Thursday, October 6, 2016

Spicy Chorizo Jambalaya

I've discussed my intense cravings here before, but in case you forgot, let me explain my weird appetite to you. Sometimes, my brain will get fixated on something and I have a hard time concentrating on anything else until I sort out the obsession. So, sometime in July, I got hit hard with a craving for jambalaya. It happened when I was researching new ideas for cooking Italian sausage. Pinterest, for whatever reason, showed me a big pan of jambalaya. That evening, I went home and made sausage and pepper sandwiches (yeah, not really a new way of using Italian sausage but it was still delicious and I added hot cherry peppers so it was bomb) which was satisfying, but I really wanted jambalaya.

I couldn't stop thinking about it so when we did our next week's grocery shopping, I bought a pack of chorizo (without casings) with the intention of making jambalaya. Now, I'm not keen on standing by a stove when it's summery and hot. I'd rather stand by a grill. But, on this particular day, it was raining so hard that there were flash flood warnings popping up on my phone every two minutes. Since grilling was out of the question, I took this as a prime opportunity to quell my jambalaya craving. By the way, the mini monsoon is also why this photo diary was shot in artificial light. It was so dark outside with the ominous clouds and sideways rain. I saved this post for a few months so I could share it when it was more weather appropriate; and now I'm excited to make this again now that the weather is cooler and I don't mind standing by the stove anymore.

I didn't go the classic route of jambalaya, which usually involves seafood of some kind and sometimes chicken. Instead, I went for a chorizo version and added heat with jalapeno and a custom cajun seasoning. It turned out really delicious and when both my sister and I had leftovers the next day, we reported back to say that our respective coworkers were jealous because it smelled so good. But that's not to say I wouldn't consider adding in some crawfish for the next batch.
Ingredients [serves 4 to 6]:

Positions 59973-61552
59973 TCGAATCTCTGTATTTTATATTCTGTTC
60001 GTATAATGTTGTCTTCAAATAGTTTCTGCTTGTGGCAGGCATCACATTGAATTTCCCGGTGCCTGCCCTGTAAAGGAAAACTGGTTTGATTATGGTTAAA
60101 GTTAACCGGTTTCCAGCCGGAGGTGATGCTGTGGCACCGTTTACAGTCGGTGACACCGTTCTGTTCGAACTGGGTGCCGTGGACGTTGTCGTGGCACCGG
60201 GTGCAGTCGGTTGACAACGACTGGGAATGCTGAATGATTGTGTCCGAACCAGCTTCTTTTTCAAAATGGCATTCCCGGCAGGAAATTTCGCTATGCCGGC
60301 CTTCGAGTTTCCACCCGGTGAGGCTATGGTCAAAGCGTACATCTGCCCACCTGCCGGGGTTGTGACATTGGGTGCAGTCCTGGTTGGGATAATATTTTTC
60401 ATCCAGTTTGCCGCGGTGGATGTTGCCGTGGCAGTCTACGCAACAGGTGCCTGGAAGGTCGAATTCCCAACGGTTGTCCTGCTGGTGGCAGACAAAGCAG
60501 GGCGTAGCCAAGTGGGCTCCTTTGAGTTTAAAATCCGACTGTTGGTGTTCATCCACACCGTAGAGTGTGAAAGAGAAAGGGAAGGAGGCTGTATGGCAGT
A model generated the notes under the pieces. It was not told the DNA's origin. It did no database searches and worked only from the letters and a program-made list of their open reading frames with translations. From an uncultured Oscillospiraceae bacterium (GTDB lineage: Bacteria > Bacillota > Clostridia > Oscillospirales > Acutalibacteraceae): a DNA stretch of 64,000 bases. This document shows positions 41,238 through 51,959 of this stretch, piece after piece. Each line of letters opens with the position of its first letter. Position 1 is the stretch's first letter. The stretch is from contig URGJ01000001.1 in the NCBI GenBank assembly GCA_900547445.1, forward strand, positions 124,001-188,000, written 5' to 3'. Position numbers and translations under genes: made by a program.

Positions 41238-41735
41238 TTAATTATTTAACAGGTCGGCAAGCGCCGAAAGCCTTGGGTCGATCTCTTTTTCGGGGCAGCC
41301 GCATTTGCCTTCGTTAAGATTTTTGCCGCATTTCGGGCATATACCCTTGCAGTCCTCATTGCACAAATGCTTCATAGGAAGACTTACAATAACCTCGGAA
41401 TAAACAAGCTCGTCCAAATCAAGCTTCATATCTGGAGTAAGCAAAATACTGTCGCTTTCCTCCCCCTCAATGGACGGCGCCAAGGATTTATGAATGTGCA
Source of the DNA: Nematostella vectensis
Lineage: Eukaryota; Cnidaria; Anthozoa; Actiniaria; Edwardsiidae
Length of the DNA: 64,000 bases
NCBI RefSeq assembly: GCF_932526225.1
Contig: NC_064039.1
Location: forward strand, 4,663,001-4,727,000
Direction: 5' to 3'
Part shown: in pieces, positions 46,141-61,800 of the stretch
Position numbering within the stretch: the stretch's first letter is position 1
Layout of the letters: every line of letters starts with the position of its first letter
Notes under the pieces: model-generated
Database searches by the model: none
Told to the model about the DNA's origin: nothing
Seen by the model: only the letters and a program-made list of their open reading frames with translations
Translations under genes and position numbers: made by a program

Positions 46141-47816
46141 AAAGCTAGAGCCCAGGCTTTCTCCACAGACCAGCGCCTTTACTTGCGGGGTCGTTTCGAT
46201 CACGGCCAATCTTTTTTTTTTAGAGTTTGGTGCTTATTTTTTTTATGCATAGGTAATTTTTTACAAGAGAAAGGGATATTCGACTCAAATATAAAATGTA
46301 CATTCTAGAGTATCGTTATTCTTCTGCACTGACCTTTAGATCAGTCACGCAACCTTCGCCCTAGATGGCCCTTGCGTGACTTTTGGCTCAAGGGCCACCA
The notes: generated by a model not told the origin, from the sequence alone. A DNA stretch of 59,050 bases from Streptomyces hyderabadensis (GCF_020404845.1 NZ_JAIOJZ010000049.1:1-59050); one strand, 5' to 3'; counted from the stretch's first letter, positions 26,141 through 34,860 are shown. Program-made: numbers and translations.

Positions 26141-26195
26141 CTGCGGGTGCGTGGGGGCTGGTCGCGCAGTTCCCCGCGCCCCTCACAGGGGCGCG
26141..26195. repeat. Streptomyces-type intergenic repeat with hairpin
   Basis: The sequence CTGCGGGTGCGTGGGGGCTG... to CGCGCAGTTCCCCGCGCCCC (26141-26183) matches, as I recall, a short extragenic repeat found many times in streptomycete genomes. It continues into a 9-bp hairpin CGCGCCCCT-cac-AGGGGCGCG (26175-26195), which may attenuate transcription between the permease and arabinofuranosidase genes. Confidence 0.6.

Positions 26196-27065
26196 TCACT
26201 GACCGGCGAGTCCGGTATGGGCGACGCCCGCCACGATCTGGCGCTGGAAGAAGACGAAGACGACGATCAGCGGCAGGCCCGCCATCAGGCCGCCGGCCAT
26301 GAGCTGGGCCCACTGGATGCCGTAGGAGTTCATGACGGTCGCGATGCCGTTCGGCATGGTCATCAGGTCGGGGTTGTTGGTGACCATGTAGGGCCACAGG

jambalaya
2 tablespoons olive oil
1 bell pepper, diced
½ onion, diced
2 celery ribs, diced
1 jalapeno, sliced
4 cloves garlic, minced
1 lb. chorizo
2 tablespoons cajun seasoning (see below)
1½ cups long grain rice
1 cup canned tomatoes
1 cup chicken stock
1 scallion, chopped
handful grape tomatoes, halved

cajun seasoning
1 teaspoon pepper
1 teaspoon paprika
1½ teaspoon cayenne pepper
1 teaspoon garlic powder
1 teaspoon onion powder
¼ teaspoon dried thyme
¼ teaspoon dried oregano
*I don't like adding salt to my seasoning mixes. I think salt should be added on its own so that you can control the amount added. That way, you're not like, "Oh, I want more cajun seasoning" and pour a bunch in and then end up with an overly salty mess.

A good place to start is the cajun seasoning. Stir together the spices and that's it; that's the cajun seasoning, done.
Chop up the "holy trinity" of cajun cooking, which is celery, onions, and bell pepper. Also chop up some garlic and a jalapeno, which are two crucial ingredients in this dish.
Grab a wide and shallow pan, pop over medium heat, and drizzle in some oil. Toss in the chopped vegetables and saute for a few minutes until the onions are soft. Drop in the chorizo and break up the meat with a wooden spoon and allow to cook through completely and brown. Then, stir in the cajun seasoning.
Add in the rice and stir to coat in the fat and the seasonings. Lightly toast the rice - this step will help to make sure that the grains remain individual grains instead of sticking together and turning into a porridge. Then, add the tomatoes and break them up and pour in the chicken stock. Give the whole thing one last stir and then pop on a lid and reduce the heat to low. Let the jambalaya cook for 15 to 20 minutes or until the rice has absorbed all of the moisture and is tender and fluffy.

The wide and shallow pan is really important here because it allows the rice to cook through more evenly since the heat only has to travel a short distance to reach the rice grains at the top of the pan.
Serve as is, or garnish with some scallions and tomatoes. I like the fresh aspect and I think it makes the pot look really pretty.
Serve generous heaps of jambalaya, making sure to get some tomato and scallion in each bowl, and dig in.
I really love this one pot wonder. It's incredibly flavorful and the spices are so warm and inviting. I love the ground chorizo mixed throughout; I like it better because you get a little chorizo in each bite instead of fishing for pieces. The rice soaks up the cajun seasoning like a sponge and the bits of jalapeno add such a nice kick. I fully expect this to be a staple in our house when the the colder weather really hits.
My sister ribbed that this tasted exactly like Zatarain's... meanwhile, she's never eaten Zatarain's; good joke, sis.
Here's the recipe page:

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